Donald Trump’s administration maintained a hostile attitude towards Cuba in 2018 and took new steps away from the normalisation of bilateral relations, despite the U.S. parties interested in improving ties.
Martha Andrés Román
The renewed intensifying of the embargo imposed by Washington on the Caribbean nation over 55 years ago, the decision to reduce personnel in the respective embassies, the continued paralysis to authorising visas in Havana, and attacks articulated against the island in different political spaces are all examples of the North American government’s position on Cuba.
At the beginning of March this year, the U.S. State Department announced that it would definitively maintain the reduction in personnel at its embassy in Havana.
In the press release issued this same day it was specified that the number of employees remaining in the legation would be similar to the number maintained after the exit order given on 29 September 2017 when Washington withdrew over half its civil servants on the grounds of health incidents reported by their staff.
This announcement was made despite the statement in the same document that no definitive conclusions had been made about the source of these health incidents reported by the diplomats, which the Trump administration has nevertheless branded as attacks even though their causes and/or those accountable remain unknown to this day.
This decision by the State Department undermines years of progress towards normalising relations with Cuba.
At the same time, the federal agency stated, also on 2 March, that it was maintaining the much criticised level 3 Travel Advisory warning (out of a maximum of 4) for Cuba, despite the results of a survey carried out amongst U.S. travellers qualifying the island as one of the safest destinations in the world.
The level 3 warning advised travellers to reconsider any plan to visit the Caribbean nation on the grounds of the risk of health incidents, and it was detrimental to U.S. citizens’ visits to the largest island in the Antilles chain, where they are still banned from entering as tourists.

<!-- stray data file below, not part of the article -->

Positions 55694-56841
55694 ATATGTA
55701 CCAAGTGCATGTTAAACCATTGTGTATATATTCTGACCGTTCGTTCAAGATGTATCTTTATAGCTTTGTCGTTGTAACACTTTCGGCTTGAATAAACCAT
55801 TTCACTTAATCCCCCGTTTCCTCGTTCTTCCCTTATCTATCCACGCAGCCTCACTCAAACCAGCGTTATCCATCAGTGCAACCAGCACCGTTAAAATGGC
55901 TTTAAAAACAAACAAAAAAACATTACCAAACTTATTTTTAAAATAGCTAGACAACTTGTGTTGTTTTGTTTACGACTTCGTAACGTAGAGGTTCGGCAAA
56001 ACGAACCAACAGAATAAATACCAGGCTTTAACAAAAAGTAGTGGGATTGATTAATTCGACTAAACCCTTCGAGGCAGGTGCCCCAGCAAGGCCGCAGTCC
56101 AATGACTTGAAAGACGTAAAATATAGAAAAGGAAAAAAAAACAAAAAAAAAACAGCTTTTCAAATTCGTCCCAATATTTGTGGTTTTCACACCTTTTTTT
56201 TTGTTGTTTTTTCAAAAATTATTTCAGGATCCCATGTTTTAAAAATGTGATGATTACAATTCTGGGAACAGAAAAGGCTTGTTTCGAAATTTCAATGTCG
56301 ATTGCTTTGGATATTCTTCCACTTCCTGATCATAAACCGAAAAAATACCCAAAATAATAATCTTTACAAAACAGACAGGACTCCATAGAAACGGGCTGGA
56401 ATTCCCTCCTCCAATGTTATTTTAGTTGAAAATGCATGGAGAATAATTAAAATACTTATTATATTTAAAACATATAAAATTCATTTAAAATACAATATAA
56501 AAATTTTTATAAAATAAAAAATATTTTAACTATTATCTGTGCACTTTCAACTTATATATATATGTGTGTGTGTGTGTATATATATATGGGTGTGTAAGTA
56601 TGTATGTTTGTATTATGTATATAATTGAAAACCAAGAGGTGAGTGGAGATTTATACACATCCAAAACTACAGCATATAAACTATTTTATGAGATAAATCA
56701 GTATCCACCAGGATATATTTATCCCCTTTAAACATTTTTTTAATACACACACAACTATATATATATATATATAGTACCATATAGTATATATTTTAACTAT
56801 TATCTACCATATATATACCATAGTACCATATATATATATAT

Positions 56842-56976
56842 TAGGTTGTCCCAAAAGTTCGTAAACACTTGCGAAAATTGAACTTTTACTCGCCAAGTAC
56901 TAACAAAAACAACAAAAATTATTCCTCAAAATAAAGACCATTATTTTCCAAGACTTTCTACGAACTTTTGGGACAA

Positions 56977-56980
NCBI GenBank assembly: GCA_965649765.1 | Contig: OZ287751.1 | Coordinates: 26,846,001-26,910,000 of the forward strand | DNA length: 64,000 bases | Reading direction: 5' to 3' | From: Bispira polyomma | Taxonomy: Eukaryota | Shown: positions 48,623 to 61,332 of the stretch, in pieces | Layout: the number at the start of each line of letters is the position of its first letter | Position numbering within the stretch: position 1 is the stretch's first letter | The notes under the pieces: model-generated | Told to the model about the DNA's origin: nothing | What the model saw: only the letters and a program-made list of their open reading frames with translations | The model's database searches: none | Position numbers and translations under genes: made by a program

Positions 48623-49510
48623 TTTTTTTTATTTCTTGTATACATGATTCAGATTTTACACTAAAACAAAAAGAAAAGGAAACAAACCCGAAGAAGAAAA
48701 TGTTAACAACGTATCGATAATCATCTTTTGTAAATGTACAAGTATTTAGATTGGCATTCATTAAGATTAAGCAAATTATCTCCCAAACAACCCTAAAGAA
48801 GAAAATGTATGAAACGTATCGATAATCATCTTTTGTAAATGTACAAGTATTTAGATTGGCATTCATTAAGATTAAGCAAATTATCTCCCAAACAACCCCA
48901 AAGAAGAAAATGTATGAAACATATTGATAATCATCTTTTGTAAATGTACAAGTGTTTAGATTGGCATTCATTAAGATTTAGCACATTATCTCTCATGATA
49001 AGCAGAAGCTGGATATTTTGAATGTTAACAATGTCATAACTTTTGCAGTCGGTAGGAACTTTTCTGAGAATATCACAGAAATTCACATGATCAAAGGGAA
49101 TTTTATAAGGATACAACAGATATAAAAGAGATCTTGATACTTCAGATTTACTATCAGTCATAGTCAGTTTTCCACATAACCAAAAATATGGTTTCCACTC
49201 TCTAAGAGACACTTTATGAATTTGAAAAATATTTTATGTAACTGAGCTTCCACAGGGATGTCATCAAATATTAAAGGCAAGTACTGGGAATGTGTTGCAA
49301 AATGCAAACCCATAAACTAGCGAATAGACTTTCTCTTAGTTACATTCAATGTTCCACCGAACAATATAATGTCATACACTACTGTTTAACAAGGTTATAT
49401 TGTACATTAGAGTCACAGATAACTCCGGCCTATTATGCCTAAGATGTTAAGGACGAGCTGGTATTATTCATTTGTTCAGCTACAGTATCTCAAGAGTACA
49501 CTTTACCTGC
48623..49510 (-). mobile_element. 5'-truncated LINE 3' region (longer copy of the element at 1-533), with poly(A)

More than 5 months went by before the State Department lowered the advisory warning to level 2 (take additional precautions) on 23 August, the same type of warning in effect for travel to neighbouring islands.
The matter of health incidents was tackled in Washington by a multidisciplinary team of nine Cuban specialists who met with medical professionals from the State Department on 13 September.
During their trip to Washington DC, they had discussions with members of the U.S. National Academy of Science. The Cuban specialists emphasised that they did not received new information about the case which has considerably marked bilateral relations under Trump’s administration, and many claim that it has been politicised by Washington.
Added to this is the continued instrumentalisation of human rights matters on the part of the North American government to justify widely criticised policies against Cuba, like the embargo.
On 16 October, the United States mission to the United Nations staged an event in the hall of the U.N.’s Economic and Social Council in order to attack the island on issues such as human rights and raised the matter of an embargo against Cuba, which was rejected by almost everyone present.
For their part, Cuban diplomats identified this siege as the greatest violation of the Cuban people’s human rights, and indicated that the U.S.A. should make a public apology to the world for the crimes committed in the name of the country against humanity.
A few days later, on 1 November, the North American government received once again overwhelming condemnation in the U.N. when the international community was near unanimous (189 of 193 member states) in voting against an embargo.
This same day, Trump’s National Security Advisor John Bolton increased the hostility towards Cuba and Venezuela and Nicaragua.
Bolton announced that Washington would extend the list released a year earlier of Cuban entities that U.S. citizens are prohibited from engaging with. The list has grown to include 205 entities and subentities restricted for North Americans and the State department asserted that it would continue updating the list periodically.
Arbitrary is what Cuba has called this list, formed of a range of entities supposedly linked to the defence and national security sector.
In the middle of this wide panorama, groups and individuals in Washington and different states around the country have not ceased their efforts, considering it important to make progress with the rapprochement which was began by both countries in December 2014 with the aim of advancing to a state of normalised relations. (PL)
(Translated by Elizabeth Dann – Email: firstname.lastname@example.org)